The control linkages 25, 40 of the invention are inherently fail-safe, in that, even with excessive rotation of the shafts 55, 75 beyond the limits of the quadrant plates 58, 78, the eccentric shaft portions 54, 74 have a limited maximum displacement from the rotational axes of the respective shafts. Thus, in "production" adjustments, even if the normal rotational limits of the shafts are exceeded, the limits are such that the elements cannot be adjusted into positions that would result in serious damage or destruction.
In one advantageous embodiment of the invention, the upper adjusting shaft 55 may have an eccentric portion 54 offset approximately 0.25 inch, providing for a maximum displacement of the lower ends of the levers 22 of approximately 1/2 inch. As is evident in FIG. 3, for example, the levers 22 are designed such that the distance from the pivot axis to the linkage mechanism 25 is a multiple of the distance from the pivot axis to the blade extension 20, so that the total potential motion of the blade extension 20, assuming even a full rotation of the shaft 55, is less than 1/8 of an inch, and only in the "safe" direction. The lower shaft 75 may, in a preferred embodiment, have a maximum displacement of its eccentric portion 74 of approximately 1/8 inch, such that the maximum horizontal displacement of the tip of the lower blade 35 is less than 1/16 of an inch, only in the "safe" direction. Thus, the permitted production adjustments of the machine cannot accidentally exceed safe limits so as to cause serious damage and downtime.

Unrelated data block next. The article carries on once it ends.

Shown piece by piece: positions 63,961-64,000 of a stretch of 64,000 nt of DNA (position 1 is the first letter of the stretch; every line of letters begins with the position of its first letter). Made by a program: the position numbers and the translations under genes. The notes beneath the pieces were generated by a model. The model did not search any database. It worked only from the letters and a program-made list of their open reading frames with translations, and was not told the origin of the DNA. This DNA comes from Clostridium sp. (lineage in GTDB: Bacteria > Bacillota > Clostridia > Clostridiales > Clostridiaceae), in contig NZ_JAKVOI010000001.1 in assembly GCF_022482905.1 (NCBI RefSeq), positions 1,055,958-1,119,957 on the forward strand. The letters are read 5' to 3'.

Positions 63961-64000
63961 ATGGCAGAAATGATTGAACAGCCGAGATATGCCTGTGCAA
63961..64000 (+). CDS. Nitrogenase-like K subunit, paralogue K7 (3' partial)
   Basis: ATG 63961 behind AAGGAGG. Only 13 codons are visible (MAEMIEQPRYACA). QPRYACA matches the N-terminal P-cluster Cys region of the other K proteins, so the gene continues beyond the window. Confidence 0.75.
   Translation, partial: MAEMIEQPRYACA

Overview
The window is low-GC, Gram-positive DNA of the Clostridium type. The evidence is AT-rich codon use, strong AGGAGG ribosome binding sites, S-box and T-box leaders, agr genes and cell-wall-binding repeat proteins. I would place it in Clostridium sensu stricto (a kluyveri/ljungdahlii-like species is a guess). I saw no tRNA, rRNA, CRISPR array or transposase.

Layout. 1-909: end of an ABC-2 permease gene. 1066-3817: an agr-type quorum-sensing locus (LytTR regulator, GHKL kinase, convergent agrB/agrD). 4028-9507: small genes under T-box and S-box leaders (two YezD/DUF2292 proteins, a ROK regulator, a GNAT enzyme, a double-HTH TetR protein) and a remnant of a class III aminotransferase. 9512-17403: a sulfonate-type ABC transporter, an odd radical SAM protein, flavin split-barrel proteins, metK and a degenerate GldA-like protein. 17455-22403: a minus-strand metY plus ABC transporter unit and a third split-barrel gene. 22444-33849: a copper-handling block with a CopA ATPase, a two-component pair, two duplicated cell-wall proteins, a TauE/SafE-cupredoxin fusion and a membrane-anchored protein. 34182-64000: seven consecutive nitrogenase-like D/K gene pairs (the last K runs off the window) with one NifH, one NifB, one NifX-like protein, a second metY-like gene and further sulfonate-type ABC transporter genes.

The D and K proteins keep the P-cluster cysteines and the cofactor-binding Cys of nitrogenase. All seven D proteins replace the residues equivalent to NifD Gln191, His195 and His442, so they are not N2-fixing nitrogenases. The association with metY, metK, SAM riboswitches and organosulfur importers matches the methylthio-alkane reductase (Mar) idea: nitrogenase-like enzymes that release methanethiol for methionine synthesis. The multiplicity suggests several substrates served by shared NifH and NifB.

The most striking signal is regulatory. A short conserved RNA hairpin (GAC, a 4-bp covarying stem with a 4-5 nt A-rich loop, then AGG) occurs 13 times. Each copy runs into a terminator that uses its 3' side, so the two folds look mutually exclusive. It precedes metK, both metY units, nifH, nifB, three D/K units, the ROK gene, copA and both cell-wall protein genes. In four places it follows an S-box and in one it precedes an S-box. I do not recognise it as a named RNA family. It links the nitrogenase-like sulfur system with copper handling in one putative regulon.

In normal production processing of fabric on the equipment, there is some inevitable minor abrasion of the fabric, particularly in the area of the compressive shrinkage zone, where the fabric is diverted abruptly from the surface of the feed roller 11 and caused to travel at reduced speed through the zone defined by the upper and lower blade extensions 20, 35. Thus, periodically, and particularly where fabrics of different styles or colors are supplied to the apparatus, it is desirable to clean away any accumulations of loose fibers that may occur in the region of the compressive shrinkage zone. To this end, the adjusting mechanism advantageously employs the in-line fluid actuators 50, 70, in conjunction with the fluid actuators 17, associated with the retarding roller, and the actuators 29, associated with the levers 26 controlling radial positioning of the entry side confining shoe 18.